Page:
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Z-microscopy for parallel axial imaging with micro mirror array
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10.1063/1.4768677
/content/aip/journal/apl/101/23/10.1063/1.4768677
http://aip.metastore.ingenta.com/content/aip/journal/apl/101/23/10.1063/1.4768677
View: Figures

Figures

Image of FIG. 1.
FIG. 1.

Schematic diagram illustrating the principle of z-microscopy.

Image of FIG. 2.
FIG. 2.

Numerical analysis of the system impulse response (a) Schematic diagram of the simulation model: a converging wave is diffracted by an array of ten micro mirrors; (b) Normalized power collected by each micro mirror when a converging beam is focused on the target mirror (i.e., the 5th micro mirror); (c) Intensity distribution (in logarithmic scale) in the x-z axial slice plane showing the diffraction of a converging beam by the micro mirror array; Strong diffraction occurs at the target mirror (5th mirror) where the beam is focused at; The reflected wave is not tracked in the calculation and assumed to be completely detected; (d) Simulated impulse response; The horizontal axis denotes the position at which the probe beam is focused (i.e., the geometric image position of the point source probe) while the vertical axis represents the normalized power detected by each detector; Each curve corresponds to the response of a different detector.

Image of FIG. 3.
FIG. 3.

Fabricated micro mirror array; (a) Optical microscope image of an array of micro mirrors standing on a silicon substrate; (b) Top view microscope (NIKON L200ND) image of the micro mirror array. The mirrors are tilted by 45° with respect to the light incidence direction. (c) A scanning electron microscope (FEI Philips XL-20 SEM) image showing two adjacent micro mirrors.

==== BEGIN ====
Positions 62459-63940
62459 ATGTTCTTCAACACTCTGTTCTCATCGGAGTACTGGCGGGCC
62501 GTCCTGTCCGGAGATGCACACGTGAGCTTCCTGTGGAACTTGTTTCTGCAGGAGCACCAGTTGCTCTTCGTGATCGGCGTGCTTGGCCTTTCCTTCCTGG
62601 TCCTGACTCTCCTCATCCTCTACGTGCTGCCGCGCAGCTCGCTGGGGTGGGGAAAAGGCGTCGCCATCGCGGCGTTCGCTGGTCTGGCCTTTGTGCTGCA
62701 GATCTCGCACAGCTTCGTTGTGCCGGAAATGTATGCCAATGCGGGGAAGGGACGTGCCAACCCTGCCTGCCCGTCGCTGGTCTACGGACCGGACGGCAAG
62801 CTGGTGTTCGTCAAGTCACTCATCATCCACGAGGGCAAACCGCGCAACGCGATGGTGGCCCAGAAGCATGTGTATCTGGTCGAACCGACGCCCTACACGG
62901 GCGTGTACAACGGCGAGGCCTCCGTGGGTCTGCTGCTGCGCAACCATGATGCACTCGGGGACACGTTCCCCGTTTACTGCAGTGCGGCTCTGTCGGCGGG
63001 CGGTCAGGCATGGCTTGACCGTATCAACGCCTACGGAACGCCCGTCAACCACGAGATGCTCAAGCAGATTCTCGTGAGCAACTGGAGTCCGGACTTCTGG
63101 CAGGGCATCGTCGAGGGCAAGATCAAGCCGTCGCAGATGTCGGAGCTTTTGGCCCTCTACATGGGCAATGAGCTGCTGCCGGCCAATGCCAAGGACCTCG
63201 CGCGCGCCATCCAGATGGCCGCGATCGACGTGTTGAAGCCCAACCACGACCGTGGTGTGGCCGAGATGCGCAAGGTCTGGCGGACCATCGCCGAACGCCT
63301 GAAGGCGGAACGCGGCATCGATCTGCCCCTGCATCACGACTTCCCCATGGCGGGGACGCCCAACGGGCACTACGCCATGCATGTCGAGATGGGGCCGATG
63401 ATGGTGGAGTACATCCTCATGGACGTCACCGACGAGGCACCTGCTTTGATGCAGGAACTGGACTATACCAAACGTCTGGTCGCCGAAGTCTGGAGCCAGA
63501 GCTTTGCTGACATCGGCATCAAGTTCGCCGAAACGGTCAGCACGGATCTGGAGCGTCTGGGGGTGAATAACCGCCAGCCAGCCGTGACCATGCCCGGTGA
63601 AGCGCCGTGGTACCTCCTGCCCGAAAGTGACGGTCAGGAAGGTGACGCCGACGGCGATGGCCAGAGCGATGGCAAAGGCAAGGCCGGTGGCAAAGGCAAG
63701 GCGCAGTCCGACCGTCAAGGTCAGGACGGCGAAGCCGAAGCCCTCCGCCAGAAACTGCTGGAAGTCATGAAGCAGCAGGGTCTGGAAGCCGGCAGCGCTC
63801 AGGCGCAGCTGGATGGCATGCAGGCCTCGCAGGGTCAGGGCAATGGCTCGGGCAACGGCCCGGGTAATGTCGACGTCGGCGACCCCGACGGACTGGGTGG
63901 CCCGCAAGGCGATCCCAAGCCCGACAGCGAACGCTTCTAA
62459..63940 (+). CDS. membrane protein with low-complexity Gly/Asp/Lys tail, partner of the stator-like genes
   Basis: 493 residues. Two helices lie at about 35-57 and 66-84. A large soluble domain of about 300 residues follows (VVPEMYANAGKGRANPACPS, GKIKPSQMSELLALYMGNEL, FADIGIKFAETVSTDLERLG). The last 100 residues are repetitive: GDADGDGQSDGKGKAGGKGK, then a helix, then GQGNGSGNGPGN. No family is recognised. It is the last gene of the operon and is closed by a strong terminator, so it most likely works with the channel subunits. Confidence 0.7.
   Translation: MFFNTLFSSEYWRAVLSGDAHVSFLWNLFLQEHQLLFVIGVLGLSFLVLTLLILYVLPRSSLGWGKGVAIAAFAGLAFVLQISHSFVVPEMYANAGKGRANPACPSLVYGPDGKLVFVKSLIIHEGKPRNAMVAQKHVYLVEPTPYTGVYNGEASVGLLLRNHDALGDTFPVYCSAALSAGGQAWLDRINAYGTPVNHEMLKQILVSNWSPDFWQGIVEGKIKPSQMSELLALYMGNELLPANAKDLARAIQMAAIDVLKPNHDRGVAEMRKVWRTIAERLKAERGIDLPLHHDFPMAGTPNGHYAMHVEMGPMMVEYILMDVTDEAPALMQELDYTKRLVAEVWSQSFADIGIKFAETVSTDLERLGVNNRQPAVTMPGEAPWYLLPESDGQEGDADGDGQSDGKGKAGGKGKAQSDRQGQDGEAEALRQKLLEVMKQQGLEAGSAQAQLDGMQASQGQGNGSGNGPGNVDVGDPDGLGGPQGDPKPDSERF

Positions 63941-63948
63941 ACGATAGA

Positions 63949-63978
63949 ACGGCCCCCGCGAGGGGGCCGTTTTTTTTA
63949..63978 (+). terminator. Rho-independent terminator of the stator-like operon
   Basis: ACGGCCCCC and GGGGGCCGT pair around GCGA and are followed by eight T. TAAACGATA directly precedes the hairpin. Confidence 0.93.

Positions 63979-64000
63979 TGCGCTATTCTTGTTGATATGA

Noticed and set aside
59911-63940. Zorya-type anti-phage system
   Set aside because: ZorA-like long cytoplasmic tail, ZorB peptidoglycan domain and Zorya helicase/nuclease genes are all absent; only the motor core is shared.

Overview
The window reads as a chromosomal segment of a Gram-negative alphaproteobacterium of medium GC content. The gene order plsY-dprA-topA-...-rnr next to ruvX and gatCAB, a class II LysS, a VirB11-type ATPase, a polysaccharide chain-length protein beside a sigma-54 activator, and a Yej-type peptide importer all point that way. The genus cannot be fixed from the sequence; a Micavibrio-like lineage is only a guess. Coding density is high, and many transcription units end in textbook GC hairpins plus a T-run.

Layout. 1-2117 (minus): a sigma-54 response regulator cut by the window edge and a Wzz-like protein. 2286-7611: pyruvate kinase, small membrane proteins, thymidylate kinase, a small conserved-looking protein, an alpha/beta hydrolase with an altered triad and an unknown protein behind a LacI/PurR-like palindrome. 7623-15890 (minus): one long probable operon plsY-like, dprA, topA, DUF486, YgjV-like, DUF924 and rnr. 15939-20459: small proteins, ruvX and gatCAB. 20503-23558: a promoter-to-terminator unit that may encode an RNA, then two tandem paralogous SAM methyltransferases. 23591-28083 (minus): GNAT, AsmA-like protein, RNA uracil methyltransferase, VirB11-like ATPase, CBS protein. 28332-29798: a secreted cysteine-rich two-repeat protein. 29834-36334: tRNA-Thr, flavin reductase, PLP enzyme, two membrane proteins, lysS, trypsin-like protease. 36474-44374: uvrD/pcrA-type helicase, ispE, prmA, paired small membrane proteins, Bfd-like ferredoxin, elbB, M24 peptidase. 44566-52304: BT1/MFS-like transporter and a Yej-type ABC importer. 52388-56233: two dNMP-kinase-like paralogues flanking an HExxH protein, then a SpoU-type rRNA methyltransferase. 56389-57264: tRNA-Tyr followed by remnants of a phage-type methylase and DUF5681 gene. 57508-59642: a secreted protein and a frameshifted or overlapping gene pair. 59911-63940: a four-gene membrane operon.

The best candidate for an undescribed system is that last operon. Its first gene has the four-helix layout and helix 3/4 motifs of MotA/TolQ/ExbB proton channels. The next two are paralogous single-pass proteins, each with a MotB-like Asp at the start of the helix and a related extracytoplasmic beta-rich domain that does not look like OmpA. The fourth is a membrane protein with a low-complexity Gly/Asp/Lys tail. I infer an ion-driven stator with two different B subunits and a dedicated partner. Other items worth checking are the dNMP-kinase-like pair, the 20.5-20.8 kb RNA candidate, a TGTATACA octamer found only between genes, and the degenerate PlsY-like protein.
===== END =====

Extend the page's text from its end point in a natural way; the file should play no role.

Image of FIG. 4.
FIG. 4.

(a) Schematic diagram of the experimental setup; (b) Chromatically extended depth of focus; Different wavelengths of the excitation pulse are focused to different axial positions due to purposely introduced chromatic aberration; (c) Z-imaging by using a micro mirror array; Micro mirrors are tilted at 45° with respect to the axial direction to de-multiplex fluorescence signals excited at different axial positions for parallel detection. (d) Depth response measured by scanning a 2-μm fluorescent microsphere along the axial direction. Each row of the figure is a line image acquired when the microsphere probe was at an axial position specified by the vertical axis. White dotted line shows the depth position—mirror number mapping relationship, indicating an effective axial separation of about 3.3 μm in the sample space between two adjacent micro mirrors. (e) Normalized micro-mirror depth response (averaged over multiple mirrors), error bars indicate the standard deviation.

Image of FIG. 5.
FIG. 5.

Z-imaging experimental results (a) Micrograph of the sample (i.e., multiple microspheres) used in the experiment; One microsphere is located at a very different depth level; (b) Artistic schematic showing multiple axial planes imaged in parallel by the micro mirror array; (c)-(f): Imaging results at four axial positions obtained by using the micro mirror array; Microspheres at different depths are resolved; The optical sectioning ability of the imaging system can be observed as the out-of-focus fluorescence signal is significantly suppressed [see (a) and (f)].

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/content/aip/journal/apl/101/23/10.1063/1.4768677
2012-12-07
2014-04-23
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752b84549af89a08dbdd7fdb8b9568b5 journal.articlezxybnytfddd
Scitation: Z-microscopy for parallel axial imaging with micro mirror array
http://aip.metastore.ingenta.com/content/aip/journal/apl/101/23/10.1063/1.4768677
10.1063/1.4768677
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